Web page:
If Tim Rollins had not collaborated with these kids they would not have been able to stand up for themselves and get motivated to do more things in life. A quote in the text that the kids said which I thought was very powerful is “We paint about what is, but we also paint about what should be. Some day we’ll be a part of history ourselves, and maybe we’ll be an inspiration for that person to keep on.”(page 169). I thought this was very interesting because they did become a part of history and now they want to inspire other people as well. In my opinion, a collaboration like this can work in today’s world and should!

Monday, February 14, 2011

Response to Blog Prompt 2

Lucy Lippard draws the correlation between land and spirituality as“ the relationship between religion and land is often forgotten in modern belief systems. Yet even the religions that have been carried across the oceans and around the world bear imprint of their original places-“ (page 108) The land tells a story, and many other stories, it holds the spirits and truths of its people, and although the land may belong to someone else later in time, it still holds meaning to it’s people. The Native Americans recognize land as a symbol of belonging and home. Native American artists portray the land in their work as something other than nature. They portray the land in the way they see it both figuratively and literally. “Even deracinated Native Americans, do not, in general treat the land in their work the same way the average white artist does.” (page 112) Lippard explains “landing” in this chapter as not only a piece of nature but a piece of the people it belongs to. The land brings the indigenous people spirit, health, food, life, and a sense of home. She also mentions how the culture of the people also ties into the land. The culture of the lands people helps to identify its people, religion, and home.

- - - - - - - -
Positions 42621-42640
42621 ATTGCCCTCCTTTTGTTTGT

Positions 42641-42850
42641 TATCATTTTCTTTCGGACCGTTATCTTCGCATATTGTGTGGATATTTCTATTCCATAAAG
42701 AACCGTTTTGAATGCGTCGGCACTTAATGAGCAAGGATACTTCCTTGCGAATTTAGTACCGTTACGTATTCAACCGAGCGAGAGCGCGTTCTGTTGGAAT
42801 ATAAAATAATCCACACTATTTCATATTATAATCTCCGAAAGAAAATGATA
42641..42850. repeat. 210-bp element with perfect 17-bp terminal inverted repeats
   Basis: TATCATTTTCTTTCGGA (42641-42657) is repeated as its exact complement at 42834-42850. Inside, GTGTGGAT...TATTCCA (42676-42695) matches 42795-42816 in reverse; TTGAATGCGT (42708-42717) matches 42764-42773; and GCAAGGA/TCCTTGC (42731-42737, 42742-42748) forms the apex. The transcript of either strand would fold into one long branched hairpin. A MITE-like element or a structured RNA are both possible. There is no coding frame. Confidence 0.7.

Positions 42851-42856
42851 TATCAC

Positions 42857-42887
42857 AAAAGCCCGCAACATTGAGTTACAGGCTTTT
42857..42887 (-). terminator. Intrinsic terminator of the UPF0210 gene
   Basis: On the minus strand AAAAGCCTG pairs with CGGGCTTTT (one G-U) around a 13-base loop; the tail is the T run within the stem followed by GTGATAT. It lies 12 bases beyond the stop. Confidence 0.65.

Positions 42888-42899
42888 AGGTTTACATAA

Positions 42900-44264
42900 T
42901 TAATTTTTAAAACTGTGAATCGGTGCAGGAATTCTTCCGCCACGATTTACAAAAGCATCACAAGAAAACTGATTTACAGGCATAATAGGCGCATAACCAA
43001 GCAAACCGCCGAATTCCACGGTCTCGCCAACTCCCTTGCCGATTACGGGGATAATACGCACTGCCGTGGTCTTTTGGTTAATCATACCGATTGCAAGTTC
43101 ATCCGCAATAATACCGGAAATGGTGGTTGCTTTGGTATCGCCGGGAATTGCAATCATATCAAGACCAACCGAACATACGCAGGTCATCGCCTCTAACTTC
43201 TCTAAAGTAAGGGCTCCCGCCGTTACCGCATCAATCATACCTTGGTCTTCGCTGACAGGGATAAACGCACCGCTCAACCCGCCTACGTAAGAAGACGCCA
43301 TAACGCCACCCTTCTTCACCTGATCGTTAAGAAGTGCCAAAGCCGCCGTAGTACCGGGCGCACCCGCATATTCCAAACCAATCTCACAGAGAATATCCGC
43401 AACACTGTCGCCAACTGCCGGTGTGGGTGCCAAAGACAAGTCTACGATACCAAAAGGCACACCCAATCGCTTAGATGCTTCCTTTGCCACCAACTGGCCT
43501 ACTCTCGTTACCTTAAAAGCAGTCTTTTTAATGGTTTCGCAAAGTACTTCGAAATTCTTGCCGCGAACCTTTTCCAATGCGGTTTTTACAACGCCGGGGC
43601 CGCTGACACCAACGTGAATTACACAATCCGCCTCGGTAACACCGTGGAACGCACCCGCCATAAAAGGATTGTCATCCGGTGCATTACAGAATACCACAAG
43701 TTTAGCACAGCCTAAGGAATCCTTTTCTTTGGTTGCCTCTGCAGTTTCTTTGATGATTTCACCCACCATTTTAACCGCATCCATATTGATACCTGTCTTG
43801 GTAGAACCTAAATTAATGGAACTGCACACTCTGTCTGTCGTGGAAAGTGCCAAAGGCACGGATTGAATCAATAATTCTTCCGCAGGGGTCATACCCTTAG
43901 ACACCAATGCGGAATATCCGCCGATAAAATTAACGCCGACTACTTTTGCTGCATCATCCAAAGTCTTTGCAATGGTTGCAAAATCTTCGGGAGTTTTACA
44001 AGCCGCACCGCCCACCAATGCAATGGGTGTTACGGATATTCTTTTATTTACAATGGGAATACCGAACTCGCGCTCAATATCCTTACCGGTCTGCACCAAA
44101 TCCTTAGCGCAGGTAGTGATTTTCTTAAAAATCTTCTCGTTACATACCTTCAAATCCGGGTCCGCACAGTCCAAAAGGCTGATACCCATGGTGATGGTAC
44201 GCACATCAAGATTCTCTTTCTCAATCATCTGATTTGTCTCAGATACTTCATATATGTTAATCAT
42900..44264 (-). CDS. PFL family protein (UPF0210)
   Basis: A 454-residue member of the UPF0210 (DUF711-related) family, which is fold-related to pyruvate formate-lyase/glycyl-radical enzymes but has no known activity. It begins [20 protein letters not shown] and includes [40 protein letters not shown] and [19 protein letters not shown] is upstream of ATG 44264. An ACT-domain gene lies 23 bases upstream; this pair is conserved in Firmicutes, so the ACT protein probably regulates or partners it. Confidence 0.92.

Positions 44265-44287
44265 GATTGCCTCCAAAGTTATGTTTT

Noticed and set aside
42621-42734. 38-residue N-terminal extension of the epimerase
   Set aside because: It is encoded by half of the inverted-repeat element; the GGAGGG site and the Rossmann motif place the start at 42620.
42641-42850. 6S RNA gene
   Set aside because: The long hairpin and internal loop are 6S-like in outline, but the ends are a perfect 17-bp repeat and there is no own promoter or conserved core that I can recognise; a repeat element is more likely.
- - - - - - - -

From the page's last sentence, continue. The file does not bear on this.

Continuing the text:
The conversations we had about Islam and Christianity in Tuesday’s class was very educational. The most interesting part about the two presentations we witnessed from two individuals that identified with their religion was eye opening. Both presented their religion in two different views, the view of the general public of their religion, and their religion to who they are and for what they see it as. The discussion post presentations made me question my knowledge of all the discrimination in today’s society. Most people recognize stereotypes and discrimination as it refers to themselves, and their lives. But when you see someone present the horrid words used to describe their people it makes you wonder how you can change how others view and speak about people. Like Professor Scott says, we all need to give each other a “freaking” break. But overall the discussion was enlightening, esp. as someone that doesn’t practice religion, and knows little about the Islamic religion it was educational. I would have never assumed that some girls and women that practice Islam made a choice to cover themselves. But again, that is what we don’t know as outsiders, and the assumptions we make of others.